Re: How to get an insertion hint for an unordered associated container?

James Kanze <>
Mon, 30 Nov 2009 01:36:37 -0800 (PST)
On Nov 27, 9:24 pm, Pavel
<> wrote:

James Kanze wrote:

On Nov 27, 4:30 am, Pavel
<> wrote:

James Kanze wrote:

On Nov 24, 5:24 am, Pavel
<> wrote:

James Kanze wrote:

On Nov 21, 8:34 pm, Pavel

Most of the hash maps I've written in the past would cache
the last element found, in order to support things like:

      if ( m.contains(x) ) {
          m[x] = 2*m[x] ; // or whatever...

I understand you can optimize the set for the usage pattern
you think is common. This comes at cost even for this use,
however, as the comparision may be much more expensive than
hash-function computation and you guarantee you will have an
extra comparison in m[x] at all times. We know we can do
without (see above) so why should we live with it.

It's a common usage pattern with my hashed containers: since
[] has a precondition that the entry exists,

You mean -- in your container, not STL?


I don't like STL's inserting things into maps behind my back
either, e.g.:

std::map<int, int> m;
int i = m[5];
/* it's not exactly intuitive that we have just created a (5, 0) entry
on the map.. */

My earliest versions of a hash table did this as well---they
were based on my experience with AWK. (In fact, I've come to
the conclusion that it's a very bad idea. AWK and C++ are
different languages, and what's the best solution in one isn't
necessarily a good solution in the other.) But even then, I
found myself often using contains to avoid accidentally
inserting a new element. All too often, you need to procede
differently depending on whether the element is present or not.

That's why I mostly use explicit insert, find etc.

Agreed. I've found almost no use for std::map's operator[]
either. I rather think it was an afterthought---that the design
itself is to use find for access, and insert for insertion, and
that operator[] was added with an AWK-like semantic as a
convenience function, for the cases where you need or want an
AWK-like semantic.

If you use find and insert, then of course, there's no point in
caching the last value, since the iterator find returns contains
it. I have a lot of code along the lines of:

    Map::const_iterator elem = map.find(key);
    return elem == map.end()
        ? someDefaultValue
        : elem->second;

With my earlier implementations, this was:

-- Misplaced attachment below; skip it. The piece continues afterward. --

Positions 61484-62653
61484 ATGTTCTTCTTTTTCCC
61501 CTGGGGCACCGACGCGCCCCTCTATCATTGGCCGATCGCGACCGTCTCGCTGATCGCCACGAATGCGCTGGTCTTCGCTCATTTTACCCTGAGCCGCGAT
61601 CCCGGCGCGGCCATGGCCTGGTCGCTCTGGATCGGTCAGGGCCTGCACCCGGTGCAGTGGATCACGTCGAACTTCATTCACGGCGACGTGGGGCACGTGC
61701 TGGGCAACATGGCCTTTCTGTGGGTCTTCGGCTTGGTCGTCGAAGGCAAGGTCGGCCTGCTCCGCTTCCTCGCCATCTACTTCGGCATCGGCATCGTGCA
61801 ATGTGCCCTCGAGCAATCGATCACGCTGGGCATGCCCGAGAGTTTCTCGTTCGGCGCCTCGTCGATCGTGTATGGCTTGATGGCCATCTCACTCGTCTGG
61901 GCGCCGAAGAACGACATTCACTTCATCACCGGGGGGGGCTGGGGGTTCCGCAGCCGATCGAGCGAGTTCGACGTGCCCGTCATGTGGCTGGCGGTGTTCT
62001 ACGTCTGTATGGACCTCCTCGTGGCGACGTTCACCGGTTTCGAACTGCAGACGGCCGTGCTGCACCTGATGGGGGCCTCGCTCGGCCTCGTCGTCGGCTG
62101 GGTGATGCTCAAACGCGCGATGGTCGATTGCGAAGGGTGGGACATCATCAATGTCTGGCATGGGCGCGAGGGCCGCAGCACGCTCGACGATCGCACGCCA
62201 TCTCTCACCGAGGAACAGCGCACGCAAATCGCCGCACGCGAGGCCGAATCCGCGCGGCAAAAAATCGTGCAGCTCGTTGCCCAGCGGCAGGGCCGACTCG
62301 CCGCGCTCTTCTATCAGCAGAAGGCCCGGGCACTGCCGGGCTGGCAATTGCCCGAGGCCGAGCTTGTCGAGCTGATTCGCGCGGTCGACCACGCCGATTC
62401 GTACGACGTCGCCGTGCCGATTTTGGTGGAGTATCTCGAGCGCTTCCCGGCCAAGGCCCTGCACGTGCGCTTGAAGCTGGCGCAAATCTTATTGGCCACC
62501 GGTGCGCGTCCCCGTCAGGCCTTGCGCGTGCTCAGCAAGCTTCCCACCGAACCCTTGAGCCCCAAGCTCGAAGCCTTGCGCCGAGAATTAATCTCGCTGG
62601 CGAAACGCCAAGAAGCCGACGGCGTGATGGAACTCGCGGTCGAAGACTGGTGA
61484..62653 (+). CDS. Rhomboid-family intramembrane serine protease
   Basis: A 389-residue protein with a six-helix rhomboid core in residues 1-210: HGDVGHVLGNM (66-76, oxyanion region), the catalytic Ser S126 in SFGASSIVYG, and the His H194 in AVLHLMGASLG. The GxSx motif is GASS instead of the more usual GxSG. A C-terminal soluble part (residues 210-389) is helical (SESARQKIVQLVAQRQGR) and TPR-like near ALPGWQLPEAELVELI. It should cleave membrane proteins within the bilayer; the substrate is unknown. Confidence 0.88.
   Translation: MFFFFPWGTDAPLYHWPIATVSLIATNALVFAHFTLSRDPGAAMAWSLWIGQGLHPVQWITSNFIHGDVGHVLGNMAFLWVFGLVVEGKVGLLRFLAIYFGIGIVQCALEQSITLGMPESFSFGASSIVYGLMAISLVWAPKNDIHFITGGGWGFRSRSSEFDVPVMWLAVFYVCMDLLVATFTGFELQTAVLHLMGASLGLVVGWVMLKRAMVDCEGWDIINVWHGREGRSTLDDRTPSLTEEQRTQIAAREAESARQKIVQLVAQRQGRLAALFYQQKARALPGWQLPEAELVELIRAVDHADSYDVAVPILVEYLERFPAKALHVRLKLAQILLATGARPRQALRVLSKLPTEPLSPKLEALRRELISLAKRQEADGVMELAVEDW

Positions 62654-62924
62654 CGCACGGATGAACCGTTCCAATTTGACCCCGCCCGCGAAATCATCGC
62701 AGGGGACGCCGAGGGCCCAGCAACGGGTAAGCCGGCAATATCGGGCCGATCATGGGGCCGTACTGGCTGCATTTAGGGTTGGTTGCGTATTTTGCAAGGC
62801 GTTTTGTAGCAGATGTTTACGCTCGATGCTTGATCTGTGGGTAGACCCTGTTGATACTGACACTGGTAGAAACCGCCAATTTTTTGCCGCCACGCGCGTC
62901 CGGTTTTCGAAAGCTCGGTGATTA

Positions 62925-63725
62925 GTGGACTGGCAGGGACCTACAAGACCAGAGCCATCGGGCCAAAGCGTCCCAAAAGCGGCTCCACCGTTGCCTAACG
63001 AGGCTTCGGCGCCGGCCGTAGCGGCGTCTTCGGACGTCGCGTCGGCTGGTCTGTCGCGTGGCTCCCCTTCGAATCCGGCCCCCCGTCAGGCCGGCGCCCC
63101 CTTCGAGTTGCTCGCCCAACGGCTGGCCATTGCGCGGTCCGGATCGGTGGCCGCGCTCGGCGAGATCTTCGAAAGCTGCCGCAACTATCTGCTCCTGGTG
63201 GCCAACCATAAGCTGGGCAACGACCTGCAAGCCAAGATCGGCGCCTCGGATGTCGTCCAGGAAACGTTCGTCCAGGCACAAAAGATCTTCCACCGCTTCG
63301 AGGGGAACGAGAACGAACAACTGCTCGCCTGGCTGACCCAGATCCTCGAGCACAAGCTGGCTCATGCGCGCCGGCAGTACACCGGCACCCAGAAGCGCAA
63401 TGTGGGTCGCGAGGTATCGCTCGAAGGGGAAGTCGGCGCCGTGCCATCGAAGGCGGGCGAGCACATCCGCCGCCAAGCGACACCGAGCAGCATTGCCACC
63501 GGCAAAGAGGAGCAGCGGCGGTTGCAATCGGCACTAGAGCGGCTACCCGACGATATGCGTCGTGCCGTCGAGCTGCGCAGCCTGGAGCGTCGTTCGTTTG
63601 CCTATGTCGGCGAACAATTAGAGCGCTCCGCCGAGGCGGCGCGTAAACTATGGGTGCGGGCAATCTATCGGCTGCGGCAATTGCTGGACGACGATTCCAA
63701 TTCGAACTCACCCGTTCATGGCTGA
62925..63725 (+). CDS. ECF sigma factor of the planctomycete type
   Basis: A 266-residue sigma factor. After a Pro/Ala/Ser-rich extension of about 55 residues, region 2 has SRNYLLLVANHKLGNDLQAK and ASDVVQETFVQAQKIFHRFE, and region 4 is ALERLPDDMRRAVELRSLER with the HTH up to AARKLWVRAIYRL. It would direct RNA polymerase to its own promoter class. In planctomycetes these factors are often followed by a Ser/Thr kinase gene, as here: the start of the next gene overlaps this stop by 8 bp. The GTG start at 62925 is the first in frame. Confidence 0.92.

return map.contains(key)
        ? map[key]
        : someDefaultValue;

(which I still prefer, but the STL usage above is more than
acceptable as well).


The cost of insertion can be anything -- in case of
conflict it may even be some secondary hash or linear or
non-linear search in the overflow area or similar. The
Standard does not define how exactly the overflows are

It does require buckets, since it exposes this detail at the
interface level. The guarantees with regards to this part
of the interface are rather vague, but I would expect that
if (double)(m.bucket_count()+1)/m.size()<
m.max_load_factor(), then:
     size_t b = m.bucket(obj);
     assert(b == m.bucket(obj));

My reading is opposite:

It says (1) "Keys with the same hash code appear in the same
bucket" and (2) "The number of buckets is automatically
increased as elements are added to an unordered associative

So, if there is one bucket now, m.bucket(obj) has to return 0;
if there must be two buckets after after the insertion as per
(2), the inserted element may have gone to the bucket 1 with
other its peers (the bucket may contain elements with more
than one hash code it is just that if two elements have same
hash code they must appear in the same bucket per (1) so if
obj had hashcode 2 and 0th bucket contained all elements with
codes 1 and 2, all twos may need to go to the 1st bucket
during the insertion).

That's why I had the precondition.

As I said, I don't think this is 100% clear in the draft, but
you do have "The number of buckets is automatically increased as
elements are added to an unordered associative container, so
that the average number of elements per bucket is kept below a
bound. Rehashing invalidates iterators, changes ordering between
elements, and changes which buckets elements appear in, but does
not invalidate pointers or references to elements." There seems
(to me, at least) to be a strong presumption that if you don't
rehash, iterators aren't invalidated, and that the container
doesn't rehash unless it needs to, so that you can count on
iterators not being invalidated if you can ensure that the load
factor will not be exceeded. I may be reading too much into
this, since I don't see any practical way of guaranteeing a
sufficient number of buckets beforehand; e.g. something like
reserve in std::vector. Something like:
would probably work in practice, but I'm not sure that it is
guaranteed. (The argument of max_load_factor is only a hint.
From a QoI point of view, I would expect that it result in a
max_load_factor <= the given value, and I don't understand the
standard not requiring it.) I think some function along the
lines of reserve or reserve_buckets would be in order---if I
know I'm going to insert 100000 elements, it's rather a bother
not to be able to tell the hash table this beforehand, so that
it doesn't have to rehash.

James Kanze

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